First let me say, i loved this book! I have to admit i was a little disappointed by this 4th in the series. Aaronovitch still weaves a wonderful tale but it is not near as good as the 1st three books. i hope he isn't going the path of some authors who are just writing for the paycheck. One of the negative points is his obsession with architecture! It was cute in the first three books but absolutely boreing here. 20% of the book must be dedicated to describing buildings! Now, i get it, that is important to the story but when the story goes into some of the depths and frequency as he does here i start to drift and loose interest in the book. Fortunately the story and characters are completely real and compelling enough to easily overlook this flaw. I must say that the ending is rather anti climatic (except for a twist that almost caused me to have an accident while listening in the car!) I am also not a fan of the trend toward ending a book with a total set up for the next in the series, but that is just my pet peeve. This is a series that you must start from the beginning. Aaronovich doesn't re-tell a lot of back story. I stongly recommed this book (and series if you haven't started) i am a huge Peter Grant fan as I believe any reader will be.
The Narrator keeps me grounded in the differing accents of the characters... adding a level of complexity I might have missed had I read the book in my own American accent in my head.
YES, it was hard to stop.
Book three was not as great as the first two, leading me to wonder whether Mr Aaronovitch was having difficulty maintaining his commitments. This book brought me back as thoroughly as PC Grant escorting a suspect in for questioning. Do not miss this series.
I really love this series and think this is one you want to listen to rather than read. Definitely start at the beginning of the series for full enjoyment.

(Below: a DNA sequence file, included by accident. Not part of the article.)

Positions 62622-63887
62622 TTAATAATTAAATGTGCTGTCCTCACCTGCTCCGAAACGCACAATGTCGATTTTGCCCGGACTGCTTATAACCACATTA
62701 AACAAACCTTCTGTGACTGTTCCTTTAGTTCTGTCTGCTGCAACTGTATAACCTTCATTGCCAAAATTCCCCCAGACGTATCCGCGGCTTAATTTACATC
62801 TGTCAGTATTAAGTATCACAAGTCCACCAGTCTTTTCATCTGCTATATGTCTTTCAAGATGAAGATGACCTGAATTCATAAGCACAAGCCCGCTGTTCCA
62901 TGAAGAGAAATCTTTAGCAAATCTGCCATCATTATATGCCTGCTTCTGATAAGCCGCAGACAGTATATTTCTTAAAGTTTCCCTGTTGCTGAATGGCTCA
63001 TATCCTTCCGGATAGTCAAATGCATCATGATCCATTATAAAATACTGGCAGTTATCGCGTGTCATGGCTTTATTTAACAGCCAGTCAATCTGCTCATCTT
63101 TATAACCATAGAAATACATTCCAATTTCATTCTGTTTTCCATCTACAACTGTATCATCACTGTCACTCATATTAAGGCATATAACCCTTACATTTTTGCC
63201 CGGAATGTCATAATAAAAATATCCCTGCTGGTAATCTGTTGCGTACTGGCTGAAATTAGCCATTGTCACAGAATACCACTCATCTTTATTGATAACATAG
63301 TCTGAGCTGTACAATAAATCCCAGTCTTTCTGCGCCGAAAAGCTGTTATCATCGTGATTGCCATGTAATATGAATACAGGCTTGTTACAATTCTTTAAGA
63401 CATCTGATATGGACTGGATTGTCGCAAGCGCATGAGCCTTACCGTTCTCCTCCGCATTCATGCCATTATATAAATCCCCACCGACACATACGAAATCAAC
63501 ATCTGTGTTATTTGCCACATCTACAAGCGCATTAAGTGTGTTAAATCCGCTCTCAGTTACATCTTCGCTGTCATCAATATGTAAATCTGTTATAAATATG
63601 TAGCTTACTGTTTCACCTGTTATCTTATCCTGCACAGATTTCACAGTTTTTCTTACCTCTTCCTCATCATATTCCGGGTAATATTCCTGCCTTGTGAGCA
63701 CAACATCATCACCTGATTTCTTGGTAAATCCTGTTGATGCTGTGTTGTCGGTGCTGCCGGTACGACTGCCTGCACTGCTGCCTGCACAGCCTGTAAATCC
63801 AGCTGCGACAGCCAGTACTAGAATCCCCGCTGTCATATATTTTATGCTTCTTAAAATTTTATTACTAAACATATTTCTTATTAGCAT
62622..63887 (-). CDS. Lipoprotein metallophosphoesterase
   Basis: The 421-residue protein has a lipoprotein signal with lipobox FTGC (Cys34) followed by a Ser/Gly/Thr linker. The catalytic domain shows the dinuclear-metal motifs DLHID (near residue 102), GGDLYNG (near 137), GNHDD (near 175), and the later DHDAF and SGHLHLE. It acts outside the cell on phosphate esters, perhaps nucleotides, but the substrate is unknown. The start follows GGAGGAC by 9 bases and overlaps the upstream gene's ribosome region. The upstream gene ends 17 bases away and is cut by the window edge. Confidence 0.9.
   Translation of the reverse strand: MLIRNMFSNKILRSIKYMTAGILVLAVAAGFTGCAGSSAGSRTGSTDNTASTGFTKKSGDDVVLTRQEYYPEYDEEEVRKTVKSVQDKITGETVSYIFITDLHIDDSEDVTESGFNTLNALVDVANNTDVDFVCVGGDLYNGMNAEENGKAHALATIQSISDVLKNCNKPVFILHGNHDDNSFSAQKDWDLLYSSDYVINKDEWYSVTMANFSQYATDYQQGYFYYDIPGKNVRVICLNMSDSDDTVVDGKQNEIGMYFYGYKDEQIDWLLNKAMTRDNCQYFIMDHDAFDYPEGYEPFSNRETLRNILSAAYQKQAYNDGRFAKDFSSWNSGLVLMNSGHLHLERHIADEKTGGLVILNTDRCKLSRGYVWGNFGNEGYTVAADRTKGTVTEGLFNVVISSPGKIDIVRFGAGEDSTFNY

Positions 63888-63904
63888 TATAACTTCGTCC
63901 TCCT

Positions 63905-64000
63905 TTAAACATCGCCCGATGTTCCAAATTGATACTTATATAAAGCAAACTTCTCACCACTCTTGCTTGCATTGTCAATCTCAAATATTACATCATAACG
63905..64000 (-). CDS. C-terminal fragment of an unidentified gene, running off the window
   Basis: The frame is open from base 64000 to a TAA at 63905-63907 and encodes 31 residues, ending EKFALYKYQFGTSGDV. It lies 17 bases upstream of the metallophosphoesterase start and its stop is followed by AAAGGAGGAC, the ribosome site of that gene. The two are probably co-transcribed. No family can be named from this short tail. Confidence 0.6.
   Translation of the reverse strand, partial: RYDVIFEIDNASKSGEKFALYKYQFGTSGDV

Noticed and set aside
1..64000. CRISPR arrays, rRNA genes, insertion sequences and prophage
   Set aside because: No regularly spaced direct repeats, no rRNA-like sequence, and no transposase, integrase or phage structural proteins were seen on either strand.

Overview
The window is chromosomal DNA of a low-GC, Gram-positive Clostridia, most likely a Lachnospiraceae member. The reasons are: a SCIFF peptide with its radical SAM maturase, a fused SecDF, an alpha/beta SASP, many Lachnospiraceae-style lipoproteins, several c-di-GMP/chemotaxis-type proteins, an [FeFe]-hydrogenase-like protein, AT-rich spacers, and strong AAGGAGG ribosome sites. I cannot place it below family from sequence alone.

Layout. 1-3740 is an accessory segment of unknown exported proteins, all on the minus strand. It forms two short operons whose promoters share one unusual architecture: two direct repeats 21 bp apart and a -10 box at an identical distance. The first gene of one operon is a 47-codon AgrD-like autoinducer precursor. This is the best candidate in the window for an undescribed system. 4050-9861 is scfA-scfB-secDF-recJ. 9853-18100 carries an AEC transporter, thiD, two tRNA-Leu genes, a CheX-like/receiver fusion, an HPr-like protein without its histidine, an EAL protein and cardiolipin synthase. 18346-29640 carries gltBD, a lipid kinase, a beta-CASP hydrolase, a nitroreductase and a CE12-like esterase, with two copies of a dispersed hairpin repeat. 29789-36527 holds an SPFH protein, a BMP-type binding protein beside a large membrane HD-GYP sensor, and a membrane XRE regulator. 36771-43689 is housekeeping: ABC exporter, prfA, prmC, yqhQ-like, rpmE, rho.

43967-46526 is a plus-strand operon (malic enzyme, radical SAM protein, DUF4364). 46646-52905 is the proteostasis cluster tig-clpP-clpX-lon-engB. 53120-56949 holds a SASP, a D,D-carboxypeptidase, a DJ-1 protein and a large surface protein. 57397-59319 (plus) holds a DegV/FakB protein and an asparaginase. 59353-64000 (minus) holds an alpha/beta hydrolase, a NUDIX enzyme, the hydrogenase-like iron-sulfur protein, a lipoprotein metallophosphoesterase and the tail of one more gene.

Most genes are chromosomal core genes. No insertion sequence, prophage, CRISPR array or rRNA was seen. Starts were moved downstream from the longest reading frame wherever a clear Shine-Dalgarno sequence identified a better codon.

Kobna Holdbrook-Smith is an astounding narrator who brings the main character to life and also does an amazing job with a very large range of characters of different ages, genders, classes, and ethnicities. He can go from a gay, Filipino guy from San Francisco to an African matron, to an upper crust, elderly British man in a heartbeat.
I have to agree with other reviewers that the story often has so many different story threads and characters that it can get confusing at times. My advice is to pay attention to names or you may find yourself half way through and wondering - "Wait, who the heck is that again?" I also agree with another reviewer that the story is so delightful anyway, just enjoy the ride.
As far as the surprise twist at the end: it's a believable outcome, but at the same time, am I the only one thinking "Wait a minute, does this really make sense in the story? Why would they have done x, y and z if that was the case? (Don't want to give you any spoilers!)
I'm a bibliophile since early childhood. Love speculative fiction, odd premises, mystery novels that teach about different places and times.
This is a delight of a series and this book is a great addition to that. It's some very funny bits about housing developements as well. The language in this is a treat.
I'm also very much enjoying the build up of the rivers of London as a series. It's a cool idea that just expands into better and better things.
This novel, like a river, rambles a bit which is why I docked one star. It's a bit harder to follow, but it's still a treat.
Holdbrook-Smith is the best narrator I have ever listened to (and I have listened to many!). I was a bit more leary of this book because the other reviews mentioned that it was different from the first three. I am SO glad that I downloaded this book. It is a great book and I completely did not see the ending coming. Ben Aaronovitch is an amazing author. I can't believe I now have to wait for the next book!